The GPM daemon (which supports cut/paste operations with a mouse on virtual consoles) is of no use on a Xen DomU, unfortunately the vim-enhanced package depends on it. I could just disable the daemon, but as I like to run small images I remove it with “yum remove gpm“. I may have to reinstall it on some images as some of my clients like the extra VIM functionality.

It’s unfortunate that debootstrap doesn’t work on CentOS (and presumably Fedora) so installing a Debian DomU on a CentOS/Fedora Dom0 requires creating an image on a Debian machine or downloading an image from www.jailtime.org .

Sample Xen Config for the install:

kernel = “/boot/OS/vmlinuz”
ramdisk = “/boot/OS/initrd.img”
memory = 256
name = “OS”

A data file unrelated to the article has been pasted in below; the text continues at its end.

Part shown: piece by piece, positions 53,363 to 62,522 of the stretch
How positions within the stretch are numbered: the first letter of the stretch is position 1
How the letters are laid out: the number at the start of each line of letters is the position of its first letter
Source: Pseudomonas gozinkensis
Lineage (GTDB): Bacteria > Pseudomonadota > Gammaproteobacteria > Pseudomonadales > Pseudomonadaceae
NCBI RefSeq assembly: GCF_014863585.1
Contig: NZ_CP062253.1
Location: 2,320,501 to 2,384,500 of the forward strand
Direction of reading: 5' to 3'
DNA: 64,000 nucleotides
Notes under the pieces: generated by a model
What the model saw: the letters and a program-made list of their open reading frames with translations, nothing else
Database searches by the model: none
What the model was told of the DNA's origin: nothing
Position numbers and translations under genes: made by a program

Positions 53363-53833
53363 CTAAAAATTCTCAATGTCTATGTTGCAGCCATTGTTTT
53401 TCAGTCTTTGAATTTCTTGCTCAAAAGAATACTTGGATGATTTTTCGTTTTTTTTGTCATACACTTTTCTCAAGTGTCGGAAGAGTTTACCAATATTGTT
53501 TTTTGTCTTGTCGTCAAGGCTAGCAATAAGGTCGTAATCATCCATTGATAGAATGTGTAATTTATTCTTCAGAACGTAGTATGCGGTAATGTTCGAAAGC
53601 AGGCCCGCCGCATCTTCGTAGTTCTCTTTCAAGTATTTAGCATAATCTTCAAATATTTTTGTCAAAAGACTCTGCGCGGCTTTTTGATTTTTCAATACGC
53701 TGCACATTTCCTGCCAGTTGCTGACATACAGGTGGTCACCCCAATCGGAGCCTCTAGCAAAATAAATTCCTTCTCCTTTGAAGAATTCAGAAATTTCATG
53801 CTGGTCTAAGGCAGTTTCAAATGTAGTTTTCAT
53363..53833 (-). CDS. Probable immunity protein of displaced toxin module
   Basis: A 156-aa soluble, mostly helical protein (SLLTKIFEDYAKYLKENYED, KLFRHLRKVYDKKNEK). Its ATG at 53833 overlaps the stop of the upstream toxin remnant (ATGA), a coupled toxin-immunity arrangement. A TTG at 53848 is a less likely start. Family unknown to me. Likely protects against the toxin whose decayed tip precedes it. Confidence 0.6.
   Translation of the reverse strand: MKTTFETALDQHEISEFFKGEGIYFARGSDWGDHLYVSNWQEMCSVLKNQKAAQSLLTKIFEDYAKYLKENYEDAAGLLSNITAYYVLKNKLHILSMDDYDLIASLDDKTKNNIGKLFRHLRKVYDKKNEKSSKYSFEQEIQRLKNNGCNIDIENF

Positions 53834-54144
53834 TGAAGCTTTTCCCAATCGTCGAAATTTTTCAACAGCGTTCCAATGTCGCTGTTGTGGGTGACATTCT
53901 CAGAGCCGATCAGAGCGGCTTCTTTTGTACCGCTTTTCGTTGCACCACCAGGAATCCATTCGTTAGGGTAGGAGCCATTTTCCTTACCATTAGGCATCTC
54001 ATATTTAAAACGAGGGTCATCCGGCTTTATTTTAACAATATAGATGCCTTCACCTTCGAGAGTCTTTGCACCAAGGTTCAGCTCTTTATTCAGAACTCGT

vif = [ ‘mac=00:16:3e:66:66:68, bridge=xenbr0’ ]
disk = [ ‘phy:/dev/VG0/OS-install,xvda,w’ ]
extra=”askmethod text”

Sample Xen Config for operation:

kernel = “/boot/cent5/vmlinuz-2.6.18-53.el5xen”
ramdisk = “/boot/cent5/initrd-2.6.18-53.el5xen.img”
memory = 256
name = “cent5”
vif = [ ‘mac=00:16:3e:66:66:68, bridge=xenbr0’ ]
disk = [ ‘phy:/dev/VG0/cent5,xvda,w’, ‘phy:/dev/VG0/cent5-swap,xvdb,w’ ]
root = “/dev/xvda ro”

Ideas to Copy from Red Hat

I believe that the Red Hat process which has Fedora for home users (with a rapid release cycle and new versions of software but support for only about one year) and Enterprise Linux (with a ~18 month release cycle, seven years of support, and not always having the latest versions) gives significant benefits for the users.

The longer freeze times of Enterprise Linux (AKA RHEL) mean that it often has older versions of software than a Fedora release occurring at about the same time. In practice the only time I ever notice users complaining about this is in terms of OpenOffice (which is always being updated for compatability with the latest MS changes). As an aside, a version of RHEL or CentOS with a back-port of the latest OpenOffice would probably get a lot of interest.